When I arrive at Seattle's Memorial Stadium one recent sunny morning, Jess Fishlock is sitting on a ball on the sideline, her taped-up left leg — she suffered an MCL sprain a few weeks ago — extended in front of her.
She watches with a manager's intensity as training wraps up, before crossing the field to sign autographs for a gaggle of young fans lining the railing on the south grandstand. Then, before she has time to talk to me, she still has to to check in with head coach Laura Harvey. I can't hear them from across the field, but it's readily apparent they're talking tactics ahead of an upcoming fixture against Sky Blue FC.
Injured or not, Fishlock, who's been with the Seattle Reign since the NWSL's inaugural season in 2013, is at the very center of this team. Over the course of her four and a half seasons in Seattle, the Welsh midfielder has consistently been one of the league's most influential figures — a physical but intelligent player who dictates play from the central midfield. She's also an openly gay athlete who's become one of her sport's loudest voices for equality.
Among NWSL fans, the 5-2 Fishlock — nicknamed "Tiny Dragon" by the Reign faithful — is well-known for her aggressive physicality, but she's as much a creator for her squad as she is a destroyer to the opposition.
"I'm very aggressive in the way I defend, but on the ball I'm very calm, very relaxed," she says of her style of play. "Off the ball, I'm trying to win it, win it, win it, but then when I get it, I just relax. I'm almost two different people off the ball and on it."
That physicality, as well as her intense competitiveness, is something she sees as still frowned upon in the women's game. "It's expected to be a lot less aggressive, a lot less professional," she says. "For the men, you can do whatever you need to win and that's accepted. For women, you're not supposed to make professional fouls, because that's not ladylike. You're not meant to swear. You're supposed to be supportive to the opposition even though they're the opposition."
That attitude doesn't sit well with Fishlock.
"By expecting women to be nice and try really hard and all these things, what we actually do is be quite disrespectful to what we are, and what we're trying to do. This is a professional sport."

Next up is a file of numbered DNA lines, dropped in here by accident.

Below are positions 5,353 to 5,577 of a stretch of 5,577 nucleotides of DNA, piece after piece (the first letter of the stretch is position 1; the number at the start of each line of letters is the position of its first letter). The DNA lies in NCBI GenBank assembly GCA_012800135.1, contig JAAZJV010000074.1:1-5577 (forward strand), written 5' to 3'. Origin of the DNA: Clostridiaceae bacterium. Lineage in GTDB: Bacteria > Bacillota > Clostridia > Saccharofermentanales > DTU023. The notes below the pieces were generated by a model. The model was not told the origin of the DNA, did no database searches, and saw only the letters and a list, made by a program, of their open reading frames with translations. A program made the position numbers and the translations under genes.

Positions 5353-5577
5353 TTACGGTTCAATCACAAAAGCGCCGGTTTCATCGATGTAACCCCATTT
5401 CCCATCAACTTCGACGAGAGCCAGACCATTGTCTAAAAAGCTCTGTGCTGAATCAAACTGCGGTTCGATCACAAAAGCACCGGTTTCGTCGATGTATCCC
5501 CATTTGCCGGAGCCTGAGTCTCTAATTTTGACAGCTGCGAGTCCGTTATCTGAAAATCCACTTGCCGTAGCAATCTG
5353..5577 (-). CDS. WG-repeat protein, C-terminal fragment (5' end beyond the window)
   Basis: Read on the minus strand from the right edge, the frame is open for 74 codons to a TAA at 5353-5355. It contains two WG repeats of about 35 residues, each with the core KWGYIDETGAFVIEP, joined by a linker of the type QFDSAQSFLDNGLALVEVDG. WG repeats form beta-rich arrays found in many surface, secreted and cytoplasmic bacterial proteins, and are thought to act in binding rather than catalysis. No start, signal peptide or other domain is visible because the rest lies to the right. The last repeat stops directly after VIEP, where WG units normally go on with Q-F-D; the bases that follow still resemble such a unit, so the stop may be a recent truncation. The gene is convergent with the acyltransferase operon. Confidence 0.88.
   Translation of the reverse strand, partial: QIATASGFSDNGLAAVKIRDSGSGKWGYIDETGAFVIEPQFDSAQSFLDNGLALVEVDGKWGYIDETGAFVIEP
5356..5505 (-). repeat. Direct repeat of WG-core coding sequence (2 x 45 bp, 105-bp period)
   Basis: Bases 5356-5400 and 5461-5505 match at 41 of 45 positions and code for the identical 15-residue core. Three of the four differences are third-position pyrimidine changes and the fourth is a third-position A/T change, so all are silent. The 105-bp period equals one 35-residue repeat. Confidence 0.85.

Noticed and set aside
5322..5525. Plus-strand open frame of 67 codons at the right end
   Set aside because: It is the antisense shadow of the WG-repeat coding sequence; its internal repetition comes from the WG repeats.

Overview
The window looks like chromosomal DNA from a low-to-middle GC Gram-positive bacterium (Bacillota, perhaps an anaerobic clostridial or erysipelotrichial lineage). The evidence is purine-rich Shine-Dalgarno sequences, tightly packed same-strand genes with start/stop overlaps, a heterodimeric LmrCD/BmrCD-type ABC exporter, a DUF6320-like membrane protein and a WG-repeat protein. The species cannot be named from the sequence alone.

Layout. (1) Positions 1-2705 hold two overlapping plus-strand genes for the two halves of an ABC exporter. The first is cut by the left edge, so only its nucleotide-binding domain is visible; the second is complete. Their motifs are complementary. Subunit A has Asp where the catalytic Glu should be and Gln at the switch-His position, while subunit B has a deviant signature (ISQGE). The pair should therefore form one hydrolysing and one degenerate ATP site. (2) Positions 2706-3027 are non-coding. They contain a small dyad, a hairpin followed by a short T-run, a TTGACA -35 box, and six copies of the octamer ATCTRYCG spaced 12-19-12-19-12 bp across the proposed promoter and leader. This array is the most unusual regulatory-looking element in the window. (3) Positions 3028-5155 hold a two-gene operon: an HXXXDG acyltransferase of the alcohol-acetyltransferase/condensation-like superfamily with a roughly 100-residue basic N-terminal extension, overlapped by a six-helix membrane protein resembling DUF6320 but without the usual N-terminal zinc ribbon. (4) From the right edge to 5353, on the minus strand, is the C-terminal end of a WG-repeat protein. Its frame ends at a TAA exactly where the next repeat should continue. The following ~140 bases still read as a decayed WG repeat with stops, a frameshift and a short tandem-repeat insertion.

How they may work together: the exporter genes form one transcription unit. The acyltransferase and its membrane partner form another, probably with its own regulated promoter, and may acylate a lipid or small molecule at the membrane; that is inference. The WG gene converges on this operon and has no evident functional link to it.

"You know, you do something wrong in a game, and it's because you're a lesbian," she says with a laugh. "You have an opinion that somebody doesn't like, and it's because you're gay, and being gay is the worst thing in the world ... I truly, truly do nothing but laugh at the abuse I get."
Laughing it off wasn't always easy, though.
"I think it's understanding just how insecure they must be," she says, asked what it took to get to this point. "I feel sorry for them. It blows my mind, that that's what they do to make themselves feel good. That's the society we're in, and it's awful, but it's the truth."
She calls the decision to be so outspoken easy" saying, "I've seen firsthand the impact it has on other people. I get messages from people all over the world saying they were so close to committing suicide, or doing this, or doing that, and they see something I write or post about being so OK with who I am, and it's helped them. ... It impacts people, and saves people."
"I had one the other day, somebody said they went to a bad place, and then they watched the Reign, and they [saw] how happy I am with who I am, and the support that I have, and it keeps them going. That's not me doing anything at all apart from just being who I am."
Fishlock also credits having the support of both her family and her youth club, Cardiff City FC. "If it wasn't for that club, who channeled my pathway not only as a footballer but as a human, if they were anti-whatever, who knows where I'd be right now."
As is stands, though, Fishlock has become one of the most dominant players in the NWSL, and, by extension, the women's game globally.
In addition to being in her fifth season with the Reign, Fishlock earned her 100th cap for the Welsh national team on April 5, becoming the first Welsh player, male or female, to gain that distinction.
The reality of hailing from a nation that's relatively low in the global football pecking order, though, is that she's never played in a major international tournament. It's something that's on the 30-year-old Fishlock's to-do list as a player. "We have a great squad, a great manager. Anything is possible. In Europe right now, the gap is getting a lot closer between teams."
After retirement, she says she knows "a hundred percent" she wants to go into coaching.
In her most recent season with Melbourne City FC, where she plays during the NWSL offseason, Fishlock wound up serving as head coach in addition to playing, after manager Joe Montemurro moved to Melbourne's men's side.
"I really enjoyed it, although at the same time I hated every second," she says. "I had a great support system around me, but it was extremely difficult to do." Things turned out well: she led her squad to the W-League final against the Perth Glory, where she notched the first goal in a 2-0 win.
As the list of openly gay athletes grows slowly but surely, Fishlock is resolute that adding to it continues to make a difference.
"The change made through athletes is probably one of the biggest changes you'll see, I think," she says.
To LGBT athletes contemplating telling the public their story, she says, "it's not going to be easy, but the bigger picture is eventually nobody will care. ... The only way we get there is if more athletes come out and they're OK with it."
Katelyn Best is a writer and journalist in Portland, Oregon. She covers the Portland Thorns for Stumptown Footy, and her work has appeared in Portland Monthly, Excelle Sports, ESPNW, and elsewhere. She can be reached via her website: kabest.me or on Twitter: https://twitter.com/BestKabes